The application of artificial intelligence-powered technology is often controversial – mostly as it proves to be out of its depth – for example, as a tool of moderation and censorship.
But there are some areas in which this tech seems to excel, like the so-called deepfakes – video and audio manipulated in a way that appears highly realistic, i.e., showing people saying or doing something they did not say or do. But here, too, the way this machine learning software is, or could be used is controversial.
Deepfakes, although used for a long time by spy agencies and movie special effects studios, among others, have now become associated with the idea of election manipulation via misinformation, and as such, have attracted the attention of US legislators ahead of the country’s presidential elections next year.
In California, two bills seeking to regulate this area were signed last Thursday – AB 730, that aims to protect politicians from deepfake videos by criminalizing their distribution – and another, AB 602, that allows people misleadingly portrayed as taking part in pornographic content to sue those making these videos.
AB 730 covers only the period within 60 days of an election, California’s governor, who signed the laws, explained.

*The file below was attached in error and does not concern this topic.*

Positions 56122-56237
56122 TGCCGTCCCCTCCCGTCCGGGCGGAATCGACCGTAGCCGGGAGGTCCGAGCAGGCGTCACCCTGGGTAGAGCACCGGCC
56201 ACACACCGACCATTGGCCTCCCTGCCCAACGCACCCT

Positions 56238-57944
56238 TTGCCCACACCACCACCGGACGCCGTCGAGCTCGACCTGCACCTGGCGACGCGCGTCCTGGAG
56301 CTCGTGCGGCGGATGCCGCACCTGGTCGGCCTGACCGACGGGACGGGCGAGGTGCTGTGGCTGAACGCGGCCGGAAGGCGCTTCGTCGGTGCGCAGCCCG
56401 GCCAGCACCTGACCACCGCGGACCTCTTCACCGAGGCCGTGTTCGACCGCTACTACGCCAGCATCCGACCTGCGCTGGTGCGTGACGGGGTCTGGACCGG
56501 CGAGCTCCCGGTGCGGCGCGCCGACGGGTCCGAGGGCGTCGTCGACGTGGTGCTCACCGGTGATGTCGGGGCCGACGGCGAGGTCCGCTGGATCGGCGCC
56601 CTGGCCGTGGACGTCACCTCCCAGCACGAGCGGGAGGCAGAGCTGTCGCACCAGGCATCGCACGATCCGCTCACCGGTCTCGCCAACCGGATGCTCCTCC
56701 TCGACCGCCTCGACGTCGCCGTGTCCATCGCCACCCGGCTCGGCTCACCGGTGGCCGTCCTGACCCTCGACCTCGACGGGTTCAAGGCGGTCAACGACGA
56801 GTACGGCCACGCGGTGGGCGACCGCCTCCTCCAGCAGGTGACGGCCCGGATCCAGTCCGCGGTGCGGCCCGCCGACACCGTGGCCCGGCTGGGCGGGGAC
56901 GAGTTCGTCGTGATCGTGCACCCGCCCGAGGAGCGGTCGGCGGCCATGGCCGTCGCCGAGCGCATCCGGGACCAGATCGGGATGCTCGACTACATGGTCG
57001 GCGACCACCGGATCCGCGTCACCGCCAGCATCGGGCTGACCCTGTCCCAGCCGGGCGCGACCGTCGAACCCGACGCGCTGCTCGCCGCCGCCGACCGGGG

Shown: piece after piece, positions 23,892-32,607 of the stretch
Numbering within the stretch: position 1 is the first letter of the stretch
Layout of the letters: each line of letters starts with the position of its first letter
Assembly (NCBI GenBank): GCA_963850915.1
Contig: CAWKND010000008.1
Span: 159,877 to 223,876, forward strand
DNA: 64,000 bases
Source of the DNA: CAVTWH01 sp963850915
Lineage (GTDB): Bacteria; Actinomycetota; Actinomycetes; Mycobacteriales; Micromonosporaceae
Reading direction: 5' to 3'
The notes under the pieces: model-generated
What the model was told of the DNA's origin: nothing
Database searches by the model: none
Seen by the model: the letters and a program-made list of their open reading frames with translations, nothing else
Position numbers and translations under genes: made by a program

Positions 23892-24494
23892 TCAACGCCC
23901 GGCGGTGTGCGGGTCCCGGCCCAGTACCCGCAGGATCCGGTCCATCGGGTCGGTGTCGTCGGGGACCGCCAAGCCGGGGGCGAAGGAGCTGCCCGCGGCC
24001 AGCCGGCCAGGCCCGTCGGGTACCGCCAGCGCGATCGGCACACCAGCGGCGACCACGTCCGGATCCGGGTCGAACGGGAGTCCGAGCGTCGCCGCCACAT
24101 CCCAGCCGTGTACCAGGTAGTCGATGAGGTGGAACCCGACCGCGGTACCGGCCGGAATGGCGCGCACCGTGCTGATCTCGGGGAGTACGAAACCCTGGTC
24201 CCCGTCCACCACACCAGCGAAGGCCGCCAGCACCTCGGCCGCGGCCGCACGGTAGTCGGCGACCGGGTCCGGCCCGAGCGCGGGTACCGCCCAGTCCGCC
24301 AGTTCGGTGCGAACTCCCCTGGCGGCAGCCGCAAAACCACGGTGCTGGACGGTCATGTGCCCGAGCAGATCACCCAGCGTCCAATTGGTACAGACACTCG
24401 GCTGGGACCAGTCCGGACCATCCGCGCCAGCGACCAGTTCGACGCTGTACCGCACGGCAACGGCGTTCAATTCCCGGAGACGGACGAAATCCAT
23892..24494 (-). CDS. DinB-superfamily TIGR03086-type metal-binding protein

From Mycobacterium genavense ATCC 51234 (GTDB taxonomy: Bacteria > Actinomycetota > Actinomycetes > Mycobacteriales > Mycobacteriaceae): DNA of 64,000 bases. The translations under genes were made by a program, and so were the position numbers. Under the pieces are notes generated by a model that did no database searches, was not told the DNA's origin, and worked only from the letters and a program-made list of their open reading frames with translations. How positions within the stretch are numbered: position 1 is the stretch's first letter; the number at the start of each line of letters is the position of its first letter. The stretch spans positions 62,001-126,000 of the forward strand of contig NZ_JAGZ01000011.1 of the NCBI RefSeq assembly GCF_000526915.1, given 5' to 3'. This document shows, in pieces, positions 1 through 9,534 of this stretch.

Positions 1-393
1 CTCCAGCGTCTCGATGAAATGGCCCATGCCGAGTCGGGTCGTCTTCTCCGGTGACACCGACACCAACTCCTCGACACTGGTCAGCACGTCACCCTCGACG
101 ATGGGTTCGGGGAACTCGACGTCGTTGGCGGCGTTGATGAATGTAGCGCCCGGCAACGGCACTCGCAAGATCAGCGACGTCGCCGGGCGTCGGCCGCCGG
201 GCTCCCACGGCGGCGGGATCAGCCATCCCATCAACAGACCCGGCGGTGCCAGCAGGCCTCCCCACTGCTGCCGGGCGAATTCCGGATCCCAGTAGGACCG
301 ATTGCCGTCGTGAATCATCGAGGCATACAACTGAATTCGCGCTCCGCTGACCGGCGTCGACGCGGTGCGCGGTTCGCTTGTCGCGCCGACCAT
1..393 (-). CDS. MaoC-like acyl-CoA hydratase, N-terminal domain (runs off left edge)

Many who support the legislation talk about the danger deepfakes present to celebrities and politicians who might be discredited in this way – and refer to the case of House Speaker Nancy Pelosi. Earlier in the year Pelosi was shown in a manipulated video posted on Facebook that turned out to be political mockery – and that not everyone agrees was even a true deepfake.
In any case, things are much less straightforward than California legislators make them out to be. The Electronic Frontier Foundation (EFF) has warned against overreach while regulating this area, calling on legislators to strike the right balance between preventing online harassment and protecting free expression, particularly when it comes to comedy and satire.
Referring to the DEEPFAKES Accountability Act introduced in the US Congress, the digital rights group pointed out it would not only be difficult to enforce but was also worded too broadly and likely to undermine First Amendment rights pertaining to free speech.
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